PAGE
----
To be sure, it’s not as if these Demo­crat­ic prag­mat­ists are ig­nor­ing the lib­er­al base. Northam co­opted Per­ri­ello’s anti-Trump mes­sage, and the phys­i­cian has been dia­gnos­ing Trump as a “nar­ciss­ist­ic me­ga­lo­ma­ni­ac” on the cam­paign trail. Os­soff has raised much of his his­tor­ic cam­paign haul from the lib­er­al grass­roots, who turned the low-key ju­ni­or Hill staffer in­to a polit­ic­al celebrity overnight.

But these can­did­ates un­der­stand in­tu­it­ively that mo­bil­iz­ing the base isn’t enough to suc­ceed; it takes a vil­lage, to bor­row a line from Hil­lary Clin­ton. And there are enough GOP-friendly con­stitu­en­cies that are grow­ing tired of Trump and will­ing to con­sider down-bal­lot al­tern­at­ives. Ac­cord­ing to Gal­lup’s polling, Trump’s job ap­prov­al in ex­urb­an com­munit­ies dipped from pos­it­ive ter­rit­ory (+5) in the first 100 days of his pres­id­ency to deeply un­der­wa­ter (-7) in the month of May. Even voters in mil­it­ary com­munit­ies, who once viewed Trump quite pos­it­ively, have soured on his per­form­ance. Trump’s slip­page is oc­cur­ring in many of the GOP-friendly House battle­grounds that Demo­crats are tar­get­ing in their ef­fort to win back a ma­jor­ity.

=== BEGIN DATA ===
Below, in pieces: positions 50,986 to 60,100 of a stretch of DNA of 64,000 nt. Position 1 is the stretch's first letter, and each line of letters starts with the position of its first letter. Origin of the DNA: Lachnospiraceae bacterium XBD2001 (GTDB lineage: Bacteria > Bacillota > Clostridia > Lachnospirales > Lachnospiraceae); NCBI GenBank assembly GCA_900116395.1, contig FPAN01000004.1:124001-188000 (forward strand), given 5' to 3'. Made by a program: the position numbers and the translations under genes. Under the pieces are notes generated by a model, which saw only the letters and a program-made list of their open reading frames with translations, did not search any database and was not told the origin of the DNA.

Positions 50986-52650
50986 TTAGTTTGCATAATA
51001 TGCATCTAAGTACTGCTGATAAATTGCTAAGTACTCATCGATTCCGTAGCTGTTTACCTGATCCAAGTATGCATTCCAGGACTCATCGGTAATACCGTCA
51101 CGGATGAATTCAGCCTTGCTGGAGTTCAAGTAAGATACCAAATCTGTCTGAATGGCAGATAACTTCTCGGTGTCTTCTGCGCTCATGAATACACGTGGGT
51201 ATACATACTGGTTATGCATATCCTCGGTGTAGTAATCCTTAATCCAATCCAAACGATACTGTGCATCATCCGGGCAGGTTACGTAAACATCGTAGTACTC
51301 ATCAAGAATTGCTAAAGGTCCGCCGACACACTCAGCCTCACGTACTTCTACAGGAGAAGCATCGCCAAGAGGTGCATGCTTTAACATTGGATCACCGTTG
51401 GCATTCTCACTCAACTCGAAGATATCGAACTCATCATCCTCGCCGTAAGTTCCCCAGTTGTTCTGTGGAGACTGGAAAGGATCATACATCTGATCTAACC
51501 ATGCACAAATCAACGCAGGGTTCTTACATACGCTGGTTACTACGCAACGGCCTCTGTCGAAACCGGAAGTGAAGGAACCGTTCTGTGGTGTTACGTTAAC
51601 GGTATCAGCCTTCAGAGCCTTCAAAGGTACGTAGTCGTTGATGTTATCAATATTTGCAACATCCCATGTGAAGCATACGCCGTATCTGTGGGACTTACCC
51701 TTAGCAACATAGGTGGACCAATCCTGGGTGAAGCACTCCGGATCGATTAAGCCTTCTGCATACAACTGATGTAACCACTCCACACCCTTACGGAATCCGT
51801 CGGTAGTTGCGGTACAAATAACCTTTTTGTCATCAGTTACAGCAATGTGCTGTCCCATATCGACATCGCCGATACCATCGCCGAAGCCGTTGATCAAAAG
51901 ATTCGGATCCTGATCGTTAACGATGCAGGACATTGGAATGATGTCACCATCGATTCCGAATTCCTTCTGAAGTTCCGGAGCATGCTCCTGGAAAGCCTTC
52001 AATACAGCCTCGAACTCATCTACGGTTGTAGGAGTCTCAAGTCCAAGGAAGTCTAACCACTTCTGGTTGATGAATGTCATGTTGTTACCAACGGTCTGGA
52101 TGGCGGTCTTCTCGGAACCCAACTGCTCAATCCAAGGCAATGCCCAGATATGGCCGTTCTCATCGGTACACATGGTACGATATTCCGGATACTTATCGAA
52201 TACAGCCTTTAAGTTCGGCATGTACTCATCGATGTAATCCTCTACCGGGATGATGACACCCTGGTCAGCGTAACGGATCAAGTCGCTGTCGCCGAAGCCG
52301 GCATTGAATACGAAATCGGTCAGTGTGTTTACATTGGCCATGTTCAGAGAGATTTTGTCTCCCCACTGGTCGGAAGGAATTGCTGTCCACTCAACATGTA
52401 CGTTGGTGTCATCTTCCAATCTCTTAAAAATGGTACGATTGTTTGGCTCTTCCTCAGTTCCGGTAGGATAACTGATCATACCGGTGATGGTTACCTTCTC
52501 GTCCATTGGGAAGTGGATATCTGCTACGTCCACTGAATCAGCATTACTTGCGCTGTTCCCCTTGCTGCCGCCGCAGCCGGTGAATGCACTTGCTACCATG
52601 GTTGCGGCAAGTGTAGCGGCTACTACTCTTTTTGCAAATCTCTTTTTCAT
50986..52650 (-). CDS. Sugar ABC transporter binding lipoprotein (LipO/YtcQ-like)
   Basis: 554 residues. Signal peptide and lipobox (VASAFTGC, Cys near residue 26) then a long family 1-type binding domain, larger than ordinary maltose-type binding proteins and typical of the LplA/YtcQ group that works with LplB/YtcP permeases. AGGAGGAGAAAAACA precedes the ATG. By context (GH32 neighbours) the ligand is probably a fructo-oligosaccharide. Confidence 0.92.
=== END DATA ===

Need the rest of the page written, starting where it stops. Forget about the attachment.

Demo­crat­ic Sen­at­ori­al Cam­paign Com­mit­tee Chair­man Chris Van Hol­len has drilled his staff not just to fo­cus on an anti-Trump mes­sage if they want to win the red states that make up so many Sen­ate battle­grounds. House Demo­crats are (be­latedly) seek­ing re­cruits who match up well with their dis­tricts, pre­fer­ring polit­ic­al out­siders to those with true-blue re­cords in of­fice. Even lib­er­al Minor­ity Lead­er Nancy Pelosi pub­licly cri­ti­cized Demo­crats who want to ban an­ti­abor­tion can­did­ates from the party, after Demo­crat­ic Na­tion­al Com­mit­tee Chair­man Thomas Perez ar­gued to the con­trary. She knows that to get back in power, com­prom­ise is ne­ces­sary.

The prob­lem is com­ing from the Demo­crat­ic grass­roots, whose in­flu­ence with­in the party con­tin­ues to grow. The loudest and most prom­in­ent na­tion­al voices in­side the party are in­creas­ingly out of touch with the very per­suad­able voters who are open to switch­ing sides. That dy­nam­ic is how Trump was able to win the pres­id­en­tial elec­tion des­pite hold­ing fa­vor­ab­il­ity rat­ings aw­fully sim­il­ar to where they are today. He was able to con­vince skep­tics that Hil­lary Clin­ton was an even great­er threat.

Down-bal­lot can­did­ates, by con­trast, don’t have as much ex­pos­ure and can more eas­ily shape their own mes­sage. That means Demo­crats can be­ne­fit greatly from a very fa­vor­able polit­ic­al en­vir­on­ment while con­vin­cing voters that they’re a dif­fer­ent breed of Demo­crat. The party didn’t learn that les­son in 2016, when most of its can­did­ates ran on an ag­gress­ively anti-Trump mes­sage and made mea­ger gains. This year, they’ve ad­ap­ted their tac­tics and are in stronger po­s­i­tion as a res­ult.